A visit to revered Chef Junichi Ikematsu, JUN I – Montreal

As I lately pride myself to orientate this food blog towards Montreal’s tables standing out of the pack, I naturally had to pay a a visit to a table that is highly regarded by most connaisseurs of the Montreal Sushi / Japanese food scene to fly ahead of it’s peers: Jun I, establishment of Kyoto’s born Star Chef Junichi Ikematsu.

Restaurant: Jun I
Addr: 156, avenue Laurier Ouest, Montréal
Cuisine: Japanese/Fusion
Event: Thursday May 27th Dinner, 18:00PM
Phone: 514 276-5864
Url:  http://www.juni.ca
Pros: A humble Chef. A table that’s among the very best (top 10 easily) in this City.
Cons: The sushis did not blow me away (but they are famous for their Asian-Fusion food. So, I have got to try this next time). I found Mikado’s sushis far superior to my taste. Here’s a rundown I did on major Mtl’s Sushi-yas.

I’ve always reproached Sushis in Montreal to roam a bit in the boring lanes, always within the same uni-dimensional styles…and this reproach is going to the upscale sushi spots…let alone the myriad of soporific average sushi offerings of this city, with their laughable myriad versions of makis. C’mon folks: Sushis, YES..no problem, but with extra miles into the Japanese food repertoire please…use a bit of ambition: I do not know..find out..go travel throughout Japan once a year..see how it evolves there…Out of Japan, go pay a visit to Nobu, Masa, Urasawa and come back… do something….the Oshizushi style of Sushi once in a while ?  or any other style / create, revolutionize…stop using the same ingredients from the same suppliers…stop thinking just about the western style rolls, vary, surprise, do something for god sake!!

Luckily, Chef Junichi Ikematsu is known to be “hard to beat”, in Montreal,  when it comes to  innovation, creativity and superb cooking technique. But what really interests me with Chef Ikematsu remains in the fact that he is famous to outshine it’s peers on two keys of the sushi equation: the quality of it’s ingredients + the efficiency of his cooking techniques (which reminds me that I should expect perfectionism from his part in the cooking of the rice, an aspect where I stand firmly and deeply picky since rice is the perfect ingredient to measure  ambitious cooking talent  in it’s full purity, versatility and creativity).

This evening, I purposely focused solely on Sushis and went with some classics + some few items to be widly known for being among some of their best sushis.

Kicked off with:
Unagi Dynamite – You can’t go wrong with those caramelized-looking smoky textured eels. They just have a natural tempting taste. I wish their taste was more upfront/daring here, but they were still good though. 
The mix of rice (loved the semi creamy texture of this rice and it’s mastered subtle sweetness) mixed with the rice crispies brought a welcoming playful touch that was very pleasant in mouth. Very good.  8/10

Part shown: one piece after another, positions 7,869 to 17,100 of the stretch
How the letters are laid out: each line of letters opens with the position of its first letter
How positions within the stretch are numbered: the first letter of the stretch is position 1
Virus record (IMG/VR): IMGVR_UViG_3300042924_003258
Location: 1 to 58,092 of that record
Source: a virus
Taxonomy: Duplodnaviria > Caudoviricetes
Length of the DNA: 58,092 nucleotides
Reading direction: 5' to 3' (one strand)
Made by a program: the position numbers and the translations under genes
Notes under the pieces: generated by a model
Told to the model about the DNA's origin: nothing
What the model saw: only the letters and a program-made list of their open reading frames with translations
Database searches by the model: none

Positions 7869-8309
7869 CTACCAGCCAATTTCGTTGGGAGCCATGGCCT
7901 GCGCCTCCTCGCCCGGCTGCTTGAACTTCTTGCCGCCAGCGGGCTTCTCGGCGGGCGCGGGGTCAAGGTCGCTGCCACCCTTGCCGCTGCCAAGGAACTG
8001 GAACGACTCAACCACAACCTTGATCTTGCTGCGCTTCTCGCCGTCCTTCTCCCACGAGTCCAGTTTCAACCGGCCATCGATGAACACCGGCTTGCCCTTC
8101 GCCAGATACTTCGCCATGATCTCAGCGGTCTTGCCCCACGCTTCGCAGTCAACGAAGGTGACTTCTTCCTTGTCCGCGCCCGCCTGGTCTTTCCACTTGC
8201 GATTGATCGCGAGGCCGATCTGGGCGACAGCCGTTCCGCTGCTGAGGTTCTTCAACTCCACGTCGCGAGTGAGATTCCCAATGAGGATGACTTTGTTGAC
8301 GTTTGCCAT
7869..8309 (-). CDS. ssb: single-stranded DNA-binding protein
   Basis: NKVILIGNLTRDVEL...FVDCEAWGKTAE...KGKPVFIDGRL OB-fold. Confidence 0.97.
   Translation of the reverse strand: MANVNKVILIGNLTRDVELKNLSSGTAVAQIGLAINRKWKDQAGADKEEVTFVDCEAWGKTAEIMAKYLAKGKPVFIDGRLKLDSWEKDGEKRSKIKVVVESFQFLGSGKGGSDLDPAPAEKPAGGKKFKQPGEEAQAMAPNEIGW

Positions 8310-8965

Spicy Kani Age – Enjoyable crunchyness of the soft shell crab. The shell crab on it’s own was tasty, with a loveable fried texture. Soya and cajun spice gave a nice exotic touch to the overall. Technically well concocted, but it lacked the extra punch I am used with it’s equivalent I had elsewhere. Good. 7/10

Then the multiple sushis plate that I had ordered: 
On that plate: Maguro sashimi, Sake sushi, Tai sushi, Hamachi in sashimi, unagi as sushi, bonatebi as sushi, Tobiko + Kani + Rising sun (as Gun Kan Sushi), Arc-en-ciel futomaki + Dancing unagi temaki:

-Hamashi Sashimi: It was fresh, sported a perfect texture. Tasty. Excellent. 10/10

-Maguro: I love my red tuna in Sashimi shape.My personal favourite sashimi btw. This piece was fresh, had the perfect texture I expect in my top notch maguro sashimi. Without reproach. Very good. PS: Sorry, I forgot to clean my plate from the soya left over. I was way too busy devouring that maguro and completely forgot about picture-friendly presentation. Ironically, it’s the piece that I wanted to shoot in the best condition.  8/10

-Sake sushi: Another common sushi. Good salmon (Fresh, nice texture) + the rice ideally cooked (not too creamy, not too grainy). Good 7/10

-Unagi Sushi: My personal glaze-grilled favourite. As already written about the previous Unagi dynamite, that meat has it all: enjoyable sweetness thanks to the kabayaki sauced meat , smokyness, great flavors + enjoyable taste. Very good. 9/10

-Rising sun sushi: my other favourite of this dinner, along with the Unagi + Dancing Unagi temaki. I found the topped small quail egg (fresh and delicious!)  to mix so well with the tasty fresh fish roe. The scallops added depth to the overall. It’s also an amazing work of harmonious complimentary ingredients that never fault together. Excellent! 10/10

-Kani. Preferred it in it’s Gun Kan sushi shape. Tasty and fresh crab (snow crab). Ok 5/10

-Dancing Unagi in it’s temaki shape: A medley of what I like the most: red tuna + eel, filled with amazing flying fish roe (tobiko), complemented by avocado and cucumber. Rich and tasty. Excellent 10/10

The rest was good enough: Arc-en-ciel futomaki (6/10)  did not seduce me but was filling and enjoyable with it’s meaty richness (crab meat mostly). Botanebi sushi was ok 6.5/10  (similar to it’s equivalent at most sushi places in this city).

This overall sushi dinner lacked sparkles. I had sushi dinners, in Montreal, with mas o menos most of the same similar classic sushi choices and they reached higher notes.
Next time I go there, I will opt for his omakase so that the Chef can freely unleash his creativity.

Service was impeccable + I like the Chef humble and very welcoming attitude.

It’s not a huge restaurant, and yet the layout is enoughly airy, well exploited:

Nice fusion between elegance, simplicity and a bit of the upscale bistroesque feel:

The bar, sports the perfect Zen deco, with blond wood and great lighting: